So on May 24th I did it. I cancelled my Spotify subscription and didn’t renew my yearly sub to Pandora. It was sad and sweaty and emotional. I’m nervous to put my trust in Google for all my music needs, but if it simplifies my life the way I know it could, I’m all in, and you could be too.

As you can probably tell, I’m very excited. I love it when things get simple.

Email me about it!

Monday, June 24, 2013

Radio Sunnydale.

May 20th it was 10 whole years since the series finale* of Buffy the Vampire Slayer. To celebrate (not solely because I think about Buffy daily), I’d like to talk about the music of Buffy the Vampire Slayer. There were some unique treasures of late ‘90s indie girl-grooves and the dying embers of alternative rock within the episodes. I feel like I grew up with Buffy Summers, as she was only a year older than me on the show. Buffy had a knack for having great bands (Splendid, Cibo Matto, Aimee Mann, THC, Velvet Chain, etc) play at “The Bronze”, Sunnydale’s all-ages club. Places like this really existed in the late ‘90s. I used to frequent the Java House and The Grind in Joplin (!) that were similar to this fictitious place. Needless to say, I feel nostalgia in that deep and painful-est corner of my angsty soul every time I see Xander, Willow, and Buffy dancing to swoony-girl tunes at “The Bronze”. 

In my intensely-studied opinion of all things Buffy, there are three main ways to enjoy the music within Sunnydale, California:

1. Create a Pandora station based upon Velvet Chain, Sarah McLachlan, frente!, Cibo Matto, and Rasputina and sit back and enjoy the ‘90s girl-rock. Alternately, listen to my station called, of course, “Radio Sunnydale” here.

2. Simply type in “Buffy the Vampire Slayer” into the search box of your favorite music acquisition site and sample some of the best songs the show featured, including musical numbers, scores, and regular old soundtracks. For the most comprehensive-in-chronological-order playlist, email me--
My top ten songs from the series are:
    • Transylvanian Concubine // Rasputina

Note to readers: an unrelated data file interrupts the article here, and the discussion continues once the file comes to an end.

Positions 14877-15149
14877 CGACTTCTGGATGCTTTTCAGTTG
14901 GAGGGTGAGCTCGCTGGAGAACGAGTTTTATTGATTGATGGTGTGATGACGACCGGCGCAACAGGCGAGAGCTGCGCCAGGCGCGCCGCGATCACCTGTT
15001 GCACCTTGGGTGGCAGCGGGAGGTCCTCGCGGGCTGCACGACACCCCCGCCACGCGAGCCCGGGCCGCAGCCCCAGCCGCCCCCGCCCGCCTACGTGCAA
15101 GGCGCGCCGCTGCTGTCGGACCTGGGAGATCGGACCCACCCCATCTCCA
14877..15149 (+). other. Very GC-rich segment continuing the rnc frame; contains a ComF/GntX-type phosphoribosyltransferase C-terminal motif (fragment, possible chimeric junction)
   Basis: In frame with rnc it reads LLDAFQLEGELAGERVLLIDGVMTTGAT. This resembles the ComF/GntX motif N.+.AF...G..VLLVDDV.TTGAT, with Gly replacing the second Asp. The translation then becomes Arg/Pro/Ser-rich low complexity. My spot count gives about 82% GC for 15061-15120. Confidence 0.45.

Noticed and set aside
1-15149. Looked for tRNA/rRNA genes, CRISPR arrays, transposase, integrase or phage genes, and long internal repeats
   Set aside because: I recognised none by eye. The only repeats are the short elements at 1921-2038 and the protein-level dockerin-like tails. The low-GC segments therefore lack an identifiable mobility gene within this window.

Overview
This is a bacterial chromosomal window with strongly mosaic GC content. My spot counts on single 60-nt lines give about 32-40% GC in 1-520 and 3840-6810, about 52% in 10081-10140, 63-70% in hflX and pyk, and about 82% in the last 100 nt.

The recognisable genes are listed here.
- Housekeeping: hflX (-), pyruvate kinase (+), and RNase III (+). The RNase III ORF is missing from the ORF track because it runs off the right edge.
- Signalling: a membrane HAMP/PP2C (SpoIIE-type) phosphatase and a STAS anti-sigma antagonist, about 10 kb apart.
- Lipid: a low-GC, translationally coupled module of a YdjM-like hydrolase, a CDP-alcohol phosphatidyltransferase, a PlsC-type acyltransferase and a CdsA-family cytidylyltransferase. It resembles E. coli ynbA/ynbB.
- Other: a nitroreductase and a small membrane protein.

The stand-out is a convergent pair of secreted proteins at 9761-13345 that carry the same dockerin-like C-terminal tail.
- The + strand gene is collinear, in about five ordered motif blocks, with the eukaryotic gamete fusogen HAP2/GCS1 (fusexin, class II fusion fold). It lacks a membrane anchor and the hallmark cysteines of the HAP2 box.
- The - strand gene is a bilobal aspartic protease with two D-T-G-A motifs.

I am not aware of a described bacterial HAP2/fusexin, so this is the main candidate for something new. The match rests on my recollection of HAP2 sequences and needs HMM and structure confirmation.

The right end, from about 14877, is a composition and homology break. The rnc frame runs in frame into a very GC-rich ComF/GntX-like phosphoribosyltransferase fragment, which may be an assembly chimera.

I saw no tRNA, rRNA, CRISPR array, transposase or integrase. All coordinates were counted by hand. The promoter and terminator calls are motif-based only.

• Full of Grace // Sarah McLachlan
    • Spoon // Cibo Matto
    • Need to Destroy // THC
    • Pavlov’s Bell // Aimee Mann
    • Prayer of St Francis // Sarah McLachlan
    • Blue // Angie Hart
    • It Doesn’t Matter // Alison Krauss
    • Strong // Velvet Chain
    • Displaced // Azure Ray
3. Watch/listen to my YouTube playlist of many tasty musical nuggets from the best show ever in the whole history of the universe. Don’t argue with me on this one, just trust. YouTube playlist (in progress, so let me know if anything needs upgraded) can be found here: 

*“Chosen”: effing spectacular feminist series-cap that can be seen on Netflix and Hulu, though if you haven’t seen the series before, there will be HUGE spoilers in the last episode, DUH. Just start from the beginning and celebrate one of the greatest superheroes of all time.

Saturday, June 15, 2013

Drawing Blood, reflection two.

Just read the first sex scene between Trevor and Zach and whew....hawt.

It made me realize that Brite is largely responsible for the positive aspects of my budding sexuality. At the time I first read this book (again, 14 or 15) I hadn't had experiences with men yet, apart from a couple of makeout sessions. Poppy's taste in men is very similar to my own (again, goth, tortured, pale, awkward) and writes of them and their sexuality in terms of beauty and body-worship. In our culture, we're just not used to thinking of men as beautiful, but Poppy compares certain *blush* body parts with rose petals and genuinely relishes their expressions of desire and pleasure in a very visceral way. Further, when hesitation is expressed on the part of Trevor, Zach slows, stops, and talks things through with him. There is clear, verbalized consent present. Despite the violence in this relationship in and out of the bedroom, everything is consensual. Upon pure happenstance, I experienced erotic literature with body-positive imagery (towards the sex that I'm primarily attracted to), consent, with gender and sexual ambiguity. And the ambiguousness was portrayed as ok, just a part of adolescence/life. I was on my way to becoming a sexual adult that might just have turned out ok, despite my culture. I was on my way to appreciating men's bodies even though I was mostly unfamiliar with them. That's pretty cool.